3
2
1

Basic requirements

Efficiency enhancers

Innovation

Sources: WEF Global Competitiveness Index (2014/15), OECD, and staff


calculations.

Authorities views
37.
The authorities concur with the FSSA assessment on financial stability. They agree
that a weak economy and external vulnerabilities will continue to weigh on the financial sector,
but underscore that the financial sector is sound. The intervention in relation to African Bank,
which had a unique business model, is not symptomatic of wider problems in the system. The
banking system remains robust, based on good levels of capitalization, liquidity, and profitability.
The authorities also emphasize mitigating factors with regard to banks dependence on shortterm wholesale funding, noting that wholesale deposits have historically been stable aided by
prudential limits on domestic investors foreign exposure. To further improve systemic
surveillance, the authorities will conduct top-down macroprudential stress tests to complement
the existing bottom-up exercises conducted by banks and insurance firms and devote more
resources to validate bottom-up stress test results.
38.
The authorities broadly concur with the FSSA recommendations to strengthen
financial resilience. They find the BCP, IAIS and IOSCO assessments comprehensive and
balanced, and consider them useful tools for enhancing the regulatory and supervisory
framework. The authorities have already taken a number of recommendations into consideration
in drafting legislation for the proposed twin peaks regulatory structure. In particular, they
welcome the recommendation to break down silos and strengthen regulatory coordination,
26

South Africas position in the 2014 WEF Global Competitiveness Report fell to 53rd place from its best
rd
th
placement of 40 in 2005. Similarly, South Africa slipped to 43 position in 2014 from 28 position in 2005 in the
World Bank Doing Business Indicators.

22

INTERNATIONAL MONETARY FUND

SOUTH AFRICA

proposing to include the National Credit Regulator in the membership of the new Financial
Stability Oversight Committee. They also recognize the need to enhance group-wide supervision
in view of the high interconnectedness, and for stronger regulation of collective investment
schemes, including money market funds. The authorities have some questions on how best to
implement deposit insurance, but view the recommendation in line with the Financial Stability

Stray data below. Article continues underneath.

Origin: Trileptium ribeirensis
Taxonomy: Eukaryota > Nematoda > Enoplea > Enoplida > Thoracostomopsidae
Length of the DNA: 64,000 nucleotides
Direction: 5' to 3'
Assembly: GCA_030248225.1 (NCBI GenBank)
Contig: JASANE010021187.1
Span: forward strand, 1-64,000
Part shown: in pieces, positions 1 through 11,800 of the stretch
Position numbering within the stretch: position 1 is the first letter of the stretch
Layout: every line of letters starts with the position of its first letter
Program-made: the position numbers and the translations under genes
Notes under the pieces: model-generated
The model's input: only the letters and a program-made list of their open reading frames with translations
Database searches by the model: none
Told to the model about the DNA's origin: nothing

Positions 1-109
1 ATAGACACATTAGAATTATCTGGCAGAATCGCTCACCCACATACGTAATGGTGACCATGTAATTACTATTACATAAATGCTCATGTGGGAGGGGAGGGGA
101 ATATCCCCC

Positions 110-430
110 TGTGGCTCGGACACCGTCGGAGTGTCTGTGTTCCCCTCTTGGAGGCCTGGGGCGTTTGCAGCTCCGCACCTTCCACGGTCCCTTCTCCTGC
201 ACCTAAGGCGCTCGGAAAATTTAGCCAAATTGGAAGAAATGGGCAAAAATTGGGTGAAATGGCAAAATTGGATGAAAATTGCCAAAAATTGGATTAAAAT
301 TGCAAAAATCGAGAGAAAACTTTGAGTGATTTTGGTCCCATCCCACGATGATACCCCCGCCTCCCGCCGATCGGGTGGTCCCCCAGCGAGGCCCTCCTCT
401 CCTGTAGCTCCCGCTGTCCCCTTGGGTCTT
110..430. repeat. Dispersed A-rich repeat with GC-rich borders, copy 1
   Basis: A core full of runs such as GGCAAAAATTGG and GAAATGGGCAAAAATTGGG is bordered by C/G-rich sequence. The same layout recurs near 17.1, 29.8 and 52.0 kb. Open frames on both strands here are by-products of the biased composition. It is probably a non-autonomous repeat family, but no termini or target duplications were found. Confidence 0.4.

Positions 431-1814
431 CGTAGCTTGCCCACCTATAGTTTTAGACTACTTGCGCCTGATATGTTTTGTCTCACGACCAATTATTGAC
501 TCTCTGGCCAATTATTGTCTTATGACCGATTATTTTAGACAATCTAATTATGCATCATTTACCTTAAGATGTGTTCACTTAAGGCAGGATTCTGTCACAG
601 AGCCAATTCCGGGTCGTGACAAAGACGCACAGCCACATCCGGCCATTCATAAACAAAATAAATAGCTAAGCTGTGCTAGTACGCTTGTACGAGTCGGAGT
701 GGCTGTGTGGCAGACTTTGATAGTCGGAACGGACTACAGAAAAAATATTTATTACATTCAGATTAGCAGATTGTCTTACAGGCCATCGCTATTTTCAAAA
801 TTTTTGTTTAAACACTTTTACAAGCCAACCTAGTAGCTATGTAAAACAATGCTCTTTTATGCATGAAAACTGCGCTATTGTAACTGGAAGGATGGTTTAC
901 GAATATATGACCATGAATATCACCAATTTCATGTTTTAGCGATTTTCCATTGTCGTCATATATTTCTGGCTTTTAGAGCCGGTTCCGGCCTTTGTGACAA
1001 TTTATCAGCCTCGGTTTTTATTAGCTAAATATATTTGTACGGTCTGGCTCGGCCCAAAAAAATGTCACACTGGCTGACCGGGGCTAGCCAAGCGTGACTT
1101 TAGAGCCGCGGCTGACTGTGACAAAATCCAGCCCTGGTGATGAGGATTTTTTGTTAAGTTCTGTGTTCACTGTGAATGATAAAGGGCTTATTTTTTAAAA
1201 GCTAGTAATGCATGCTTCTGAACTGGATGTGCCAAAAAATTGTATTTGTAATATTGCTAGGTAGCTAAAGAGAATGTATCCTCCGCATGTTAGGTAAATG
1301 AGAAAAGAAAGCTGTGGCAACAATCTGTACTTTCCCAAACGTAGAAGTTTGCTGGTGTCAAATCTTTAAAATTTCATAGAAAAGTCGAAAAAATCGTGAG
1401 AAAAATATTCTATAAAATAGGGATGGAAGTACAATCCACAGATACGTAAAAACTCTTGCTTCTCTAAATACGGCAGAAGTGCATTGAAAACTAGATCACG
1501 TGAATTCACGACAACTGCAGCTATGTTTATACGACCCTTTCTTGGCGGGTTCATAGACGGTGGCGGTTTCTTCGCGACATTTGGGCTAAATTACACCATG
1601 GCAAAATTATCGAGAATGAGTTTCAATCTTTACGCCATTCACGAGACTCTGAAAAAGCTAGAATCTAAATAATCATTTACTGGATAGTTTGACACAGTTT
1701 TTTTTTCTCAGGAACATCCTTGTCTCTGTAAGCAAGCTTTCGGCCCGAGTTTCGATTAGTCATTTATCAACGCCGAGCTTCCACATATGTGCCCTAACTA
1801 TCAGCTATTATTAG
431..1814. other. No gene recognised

Boards Key Attributes.
39.
The authorities reiterate the importance of exchange rate flexibility. A large
depreciation compared to other EMs has demonstrated their commitment to a free floating
currency regime, which continues to be the key adjustment mechanism to external shocks.
Exposure to exchange rate risk in banks, corporations, and households balance sheets is
limited, and SOEs are required to hedge fully their exchange and interest rate risks. The
authorities concur with the assessment that South Africas external position remains weak, as the
current account deficit is above normal levels, especially considering the weak growth.
Nevertheless, they note that part of the current account deficit reflects income payments related
to non-resident purchases of rand assets, which are not caused by any particular policy setting or
action.
40.
The authorities agree with the desirability of higher reserves and are mulling
options to achieve this goal. The trend in portfolio flows this year has not provided
opportunities to accumulate reserves, but the SARB remains open to opportunistic purchases.
The Treasury, which has borne most of the cost of higher reserves in the recent past, is unable to
commit resources at this stage given the fiscal situation. Also, the SARB remains concerned about
sterilization costs increasing its losses and about investors possibly interpreting FX intervention
in the manner suggested by staff as a change in exchange rate policy that could undermine
capital inflows at a delicate juncture.

D. Structural Reforms to Generate Job-Rich Growth


41.
Easing infrastructure bottlenecks, reducing skill mismatches, reforming product
and labor markets, and liberalizing trade are priorities.27 As envisaged in the NDP, efforts to
27

Achieving Higher Growth and Employment: Policy Options for South Africa by Faulkner, D. et al. (2013)
estimates that reducing infrastructure gaps, easing the skill constraint, and increasing investment could raise
potential growth to nearly 8 per cent and decrease unemployment to around 12 percent by 2025. Similarly,
Trade Policy in South Africa by Edwards, S. et al. (2009) suggests that trade liberalization in South Africa has a
considerable impact on productivity and trade performance. An Analysis of Industry Concentration in South
Africa Manufacturing, 1972-2001 by Fedderke, J. and D. Naumann (2005) finds that increased concentration in
manufacturing in South Africa is detrimental to output growth and investment, while Competition and
Productivity Growth in South Africa by Aghion, P. et al. (2007) finds a strong negative effect of the price-cost
margin (an inverse measure of product market competition) on productivity growth. Finally, High